Colorado's ski resorts are looking far and wide for potential customers, including emerging markets like China. About 12 percent of visitors to the state's ski areas come from overseas. And with China's middle class growing, Colorado resorts are looking to profit. Aspen Public Radio's Marci Krivonen reports.
MARCI KRIVONEN, BYLINE: Inside the offices of the Aspen Skiing Company, Candace Sherman is learning Mandarin Chinese...
A Dayton education initiative called Learn to Earn has been selected for a national partnership. The Lumina Foundation is giving 20 cities up to $200,000 for the project. It's part of an effort to prepare the region for the high paying jobs of the future.
The University of California, Santa Barbara is experiencing a meningitis outbreak a lot like the one that hit Princeton earlier this year. The California university confirmed a fourth case of meningococcal disease on Monday.
An aircraft-carrying Japanese supersubmarine built during World War II has been found on the bottom of the Pacific Ocean off Oahu, nearly 60 years after it was hastily scuttled by the U.S. Navy in an effort to keep its technology out of Soviet hands.
"The accidental discovery of the 1-400 ... on the rock- and debris-littered ocean floor, some 2,300 feet beneath the surface, has solved the mystery surrounding a ship long thought to be further afield.
It's painful for U.S. soldiers to hear discussions and watch movies about modern wars when the dialogue is full of obsolete slang, like "chopper" and "GI."
Slang changes with the times, and the military is no different. Soldiers fighting the wars in Iraq and Afghanistan have developed an expansive new military vocabulary, taking elements from popular culture as well as the doublespeak of the military industrial complex.
Emergency calls from last year's Sandy Hook Elementary School shooting reveal 911 dispatchers who dealt with the situation calmly, urging callers to take cover and inquiring about the welfare of the children.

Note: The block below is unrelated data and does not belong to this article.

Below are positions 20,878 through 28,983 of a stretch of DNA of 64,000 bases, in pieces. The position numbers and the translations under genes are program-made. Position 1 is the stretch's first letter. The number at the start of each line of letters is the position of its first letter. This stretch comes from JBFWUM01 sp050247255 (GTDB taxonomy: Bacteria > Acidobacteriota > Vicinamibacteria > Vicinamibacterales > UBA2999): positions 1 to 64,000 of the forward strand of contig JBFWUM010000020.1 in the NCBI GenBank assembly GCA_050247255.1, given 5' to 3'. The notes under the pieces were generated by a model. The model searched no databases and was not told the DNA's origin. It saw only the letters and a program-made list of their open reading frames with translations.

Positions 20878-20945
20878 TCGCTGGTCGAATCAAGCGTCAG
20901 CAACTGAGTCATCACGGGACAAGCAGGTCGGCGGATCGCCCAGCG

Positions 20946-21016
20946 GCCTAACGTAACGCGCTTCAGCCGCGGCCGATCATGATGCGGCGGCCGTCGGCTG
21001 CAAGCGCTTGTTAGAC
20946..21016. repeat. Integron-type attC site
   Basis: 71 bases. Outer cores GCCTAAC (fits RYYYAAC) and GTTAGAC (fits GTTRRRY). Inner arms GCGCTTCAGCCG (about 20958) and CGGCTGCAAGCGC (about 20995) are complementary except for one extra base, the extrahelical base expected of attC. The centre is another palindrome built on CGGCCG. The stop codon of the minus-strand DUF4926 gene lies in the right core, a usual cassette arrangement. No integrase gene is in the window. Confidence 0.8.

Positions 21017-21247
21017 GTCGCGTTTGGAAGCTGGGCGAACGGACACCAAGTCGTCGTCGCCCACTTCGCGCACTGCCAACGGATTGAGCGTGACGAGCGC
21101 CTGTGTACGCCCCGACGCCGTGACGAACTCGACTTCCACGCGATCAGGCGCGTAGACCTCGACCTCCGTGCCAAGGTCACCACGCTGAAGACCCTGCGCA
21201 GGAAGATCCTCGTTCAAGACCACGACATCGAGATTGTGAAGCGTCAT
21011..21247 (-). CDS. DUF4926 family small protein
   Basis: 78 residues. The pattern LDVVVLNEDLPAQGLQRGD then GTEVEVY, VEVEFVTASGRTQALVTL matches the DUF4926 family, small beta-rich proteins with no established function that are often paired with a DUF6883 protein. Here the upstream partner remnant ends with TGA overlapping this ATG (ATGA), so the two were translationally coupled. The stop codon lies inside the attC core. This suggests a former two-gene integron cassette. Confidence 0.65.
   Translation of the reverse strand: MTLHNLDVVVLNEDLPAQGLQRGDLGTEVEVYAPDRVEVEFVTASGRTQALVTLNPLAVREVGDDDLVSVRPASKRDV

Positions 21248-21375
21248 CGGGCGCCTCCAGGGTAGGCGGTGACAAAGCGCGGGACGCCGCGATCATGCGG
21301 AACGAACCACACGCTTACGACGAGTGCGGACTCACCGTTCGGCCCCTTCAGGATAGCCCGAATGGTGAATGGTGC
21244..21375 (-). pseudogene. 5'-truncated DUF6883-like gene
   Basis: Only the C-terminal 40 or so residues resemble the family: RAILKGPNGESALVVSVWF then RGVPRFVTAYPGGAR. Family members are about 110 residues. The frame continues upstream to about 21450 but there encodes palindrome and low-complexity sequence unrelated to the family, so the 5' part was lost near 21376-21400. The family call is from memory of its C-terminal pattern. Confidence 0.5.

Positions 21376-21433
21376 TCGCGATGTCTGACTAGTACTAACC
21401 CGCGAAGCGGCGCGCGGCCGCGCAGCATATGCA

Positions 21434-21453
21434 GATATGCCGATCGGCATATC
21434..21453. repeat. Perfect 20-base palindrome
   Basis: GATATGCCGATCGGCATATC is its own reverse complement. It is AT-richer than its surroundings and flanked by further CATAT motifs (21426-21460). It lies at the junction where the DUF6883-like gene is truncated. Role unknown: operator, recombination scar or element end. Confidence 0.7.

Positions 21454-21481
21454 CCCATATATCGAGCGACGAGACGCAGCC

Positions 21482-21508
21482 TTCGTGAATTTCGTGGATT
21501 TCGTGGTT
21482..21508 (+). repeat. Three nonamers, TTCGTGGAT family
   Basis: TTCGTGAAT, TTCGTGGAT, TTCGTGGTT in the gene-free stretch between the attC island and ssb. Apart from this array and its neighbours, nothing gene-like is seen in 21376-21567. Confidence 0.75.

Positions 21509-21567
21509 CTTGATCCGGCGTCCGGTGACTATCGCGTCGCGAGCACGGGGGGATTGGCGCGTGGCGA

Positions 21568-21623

One caller told dispatchers that a gunman was shooting inside the building and that she could see him. The New Haven Register has put audio of the calls online here. (Warning: some of it might be graphic).
The man accused of opening fire last month at Los Angeles International Airport, killing a TSA agent, was ordered Wednesday to be held without bond pending his trial.
Judge David Bristow determined that Paul Anthony Ciancia, 23, was a flight risk and a danger to the community.
Ciancia's appearance at a San Bernardino County jail facility where's he's being kept in federal custody is his first in public since the Nov. 1 shooting at LAX's Terminal 3. He was shackled at his hands and feet, and wasn't asked to enter a plea. If convicted, Ciancia faces the death penalty.
This summer, I hit one of life's great milestones: I became a person who posts baby pictures on the Internet. A lot of them.
Our son was born in August, and I have already taken 15,000 pictures of him, hundreds that I want to share with our family and close friends, and a few dozen that I might want to show colleagues and acquaintances. But how?
In theory, we're in a golden age of photo sharing. There are literally dozens of ways to share photos with friends now. But with the new capabilities of the Internet come new and distinctly contemporary problems.